In 2003 Eric Adler, a young American, listed all the known graves and made this list accessible in the internet. 
A brochure listing all deported persons was published by the Jewish Community of Koblenz. (Jüdische Kultusgemeinde Koblenz) after World War II. However there are 30 names missing - these are people who were supposedly taken to the Jewish Hospital in Berlin on 11th November 1942 (the 5th transportation). We now know that they remained in Berlin for only a few days and were then taken to Theresienstadt and from there to Auschwitz. There is a suitcase in Auschwitz bearing the names of Samson and Berta Bär, Bendorf-Sayn; so we know that the couple was taken to Berlin in November 1942.
The Secret State Police (Geheime Staatspolizei - Gestapo), Staatspolizeileitstelle Koblenz, tried to conceal the true nature of the brutal deportation by noting on the Deportation List of 15th June 1942: "We herewith confirm that the Jews listed here have emigrated, as required by law according to the 11th decree under the Reichsbürgergesetz ( Civil Law of the German Reich) of 25th November 1941 - RGB1 1 S. 722 - on 15th June 1942, thereby, in as much as they possessed German nationality, losing the same".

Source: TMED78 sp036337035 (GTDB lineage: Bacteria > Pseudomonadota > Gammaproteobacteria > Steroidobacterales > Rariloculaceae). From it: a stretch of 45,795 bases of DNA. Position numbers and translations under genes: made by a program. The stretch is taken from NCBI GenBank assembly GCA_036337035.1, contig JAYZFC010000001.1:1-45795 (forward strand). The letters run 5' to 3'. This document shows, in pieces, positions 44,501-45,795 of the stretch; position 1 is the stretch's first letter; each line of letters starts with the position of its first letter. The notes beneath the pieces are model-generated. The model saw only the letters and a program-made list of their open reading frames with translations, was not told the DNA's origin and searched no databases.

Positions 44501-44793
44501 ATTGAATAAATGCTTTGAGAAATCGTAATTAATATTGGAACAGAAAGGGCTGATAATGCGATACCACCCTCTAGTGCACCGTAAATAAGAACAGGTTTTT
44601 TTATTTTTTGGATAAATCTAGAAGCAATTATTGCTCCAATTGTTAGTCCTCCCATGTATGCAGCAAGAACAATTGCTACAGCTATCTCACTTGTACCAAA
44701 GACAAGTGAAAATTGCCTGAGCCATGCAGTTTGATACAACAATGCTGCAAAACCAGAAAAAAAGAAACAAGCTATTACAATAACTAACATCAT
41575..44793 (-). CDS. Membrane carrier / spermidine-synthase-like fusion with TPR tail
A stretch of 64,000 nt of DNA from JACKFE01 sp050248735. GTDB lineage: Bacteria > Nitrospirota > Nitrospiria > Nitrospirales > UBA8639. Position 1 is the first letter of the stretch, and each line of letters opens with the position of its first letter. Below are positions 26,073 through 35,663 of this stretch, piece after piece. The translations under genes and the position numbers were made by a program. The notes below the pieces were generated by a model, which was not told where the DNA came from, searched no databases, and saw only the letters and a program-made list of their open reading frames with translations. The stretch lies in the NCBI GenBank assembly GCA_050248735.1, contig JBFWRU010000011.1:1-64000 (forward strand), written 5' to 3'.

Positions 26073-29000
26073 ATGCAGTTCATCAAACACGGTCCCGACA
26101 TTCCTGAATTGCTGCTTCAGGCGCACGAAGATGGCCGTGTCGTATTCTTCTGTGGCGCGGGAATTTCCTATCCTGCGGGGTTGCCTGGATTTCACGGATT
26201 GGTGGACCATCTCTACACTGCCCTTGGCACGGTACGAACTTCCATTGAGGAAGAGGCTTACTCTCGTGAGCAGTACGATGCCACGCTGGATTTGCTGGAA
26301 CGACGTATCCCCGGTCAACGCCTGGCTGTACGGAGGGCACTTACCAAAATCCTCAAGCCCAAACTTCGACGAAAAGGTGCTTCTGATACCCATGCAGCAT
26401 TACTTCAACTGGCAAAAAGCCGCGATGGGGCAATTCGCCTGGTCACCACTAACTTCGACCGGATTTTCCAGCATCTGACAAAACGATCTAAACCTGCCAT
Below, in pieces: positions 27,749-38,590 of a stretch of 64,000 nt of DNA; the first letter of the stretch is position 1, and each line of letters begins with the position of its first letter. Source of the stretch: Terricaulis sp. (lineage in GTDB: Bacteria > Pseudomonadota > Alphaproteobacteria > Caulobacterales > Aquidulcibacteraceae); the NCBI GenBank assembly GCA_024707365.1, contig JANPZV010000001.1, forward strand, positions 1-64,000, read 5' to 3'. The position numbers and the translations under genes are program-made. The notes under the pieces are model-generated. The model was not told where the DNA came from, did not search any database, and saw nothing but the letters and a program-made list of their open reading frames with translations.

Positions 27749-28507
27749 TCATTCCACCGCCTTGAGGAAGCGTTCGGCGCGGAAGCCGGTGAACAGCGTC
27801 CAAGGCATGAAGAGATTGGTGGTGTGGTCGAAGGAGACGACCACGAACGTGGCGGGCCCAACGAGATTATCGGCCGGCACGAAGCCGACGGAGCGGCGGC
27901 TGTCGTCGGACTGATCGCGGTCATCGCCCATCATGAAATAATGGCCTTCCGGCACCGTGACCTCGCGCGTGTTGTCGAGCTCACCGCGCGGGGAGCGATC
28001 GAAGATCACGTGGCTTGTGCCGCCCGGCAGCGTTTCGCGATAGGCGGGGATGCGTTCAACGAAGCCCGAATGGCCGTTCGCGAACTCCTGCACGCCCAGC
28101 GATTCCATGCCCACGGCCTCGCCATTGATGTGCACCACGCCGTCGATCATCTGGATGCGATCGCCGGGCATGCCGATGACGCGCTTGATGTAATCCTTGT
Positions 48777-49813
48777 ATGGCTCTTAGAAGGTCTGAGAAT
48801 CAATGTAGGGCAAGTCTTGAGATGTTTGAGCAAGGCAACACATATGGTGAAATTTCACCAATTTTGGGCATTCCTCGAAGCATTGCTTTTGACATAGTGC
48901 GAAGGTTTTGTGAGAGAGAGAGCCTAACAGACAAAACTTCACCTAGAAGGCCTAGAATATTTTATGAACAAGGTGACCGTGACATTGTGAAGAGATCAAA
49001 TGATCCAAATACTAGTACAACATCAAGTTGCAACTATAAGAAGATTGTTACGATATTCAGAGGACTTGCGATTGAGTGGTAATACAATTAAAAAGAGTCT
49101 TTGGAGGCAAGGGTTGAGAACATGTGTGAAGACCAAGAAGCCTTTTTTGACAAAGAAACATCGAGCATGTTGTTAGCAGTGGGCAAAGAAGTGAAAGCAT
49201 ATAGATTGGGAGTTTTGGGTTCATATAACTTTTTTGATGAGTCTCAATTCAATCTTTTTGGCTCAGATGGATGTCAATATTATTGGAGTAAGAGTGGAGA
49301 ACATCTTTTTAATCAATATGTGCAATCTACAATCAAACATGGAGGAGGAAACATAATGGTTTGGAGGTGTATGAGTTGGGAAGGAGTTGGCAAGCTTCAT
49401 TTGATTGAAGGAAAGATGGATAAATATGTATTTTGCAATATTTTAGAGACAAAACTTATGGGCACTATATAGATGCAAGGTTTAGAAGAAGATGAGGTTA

The mental hospital was dissolved by the Ministry of the Interior on 10th November 1942 (see the circular decree in illustr. 8). The buildings were kept to be used as a replacement hospital for Koblenz and Neuwied and were actually used for a few months towards the end of the war as a military hospital, respectively as a substitute for the Evangelische Stift Hospital in Koblenz, which had suffered war damage. In March 1945 American military took over the buildings, followed in July 1945 by French troops.
From April 1951 until the summer of 1997 the Order of the Salesians Don Bosco ran a boarding school in the former Jacoby Institute. It was named after its former location, "Knabenheim Kemperhof". For a short period the Salesians ran a meeting place for children and young people there, as well as a day-nursery. At the end of 1998 the closure was ordered due to financial difficulties.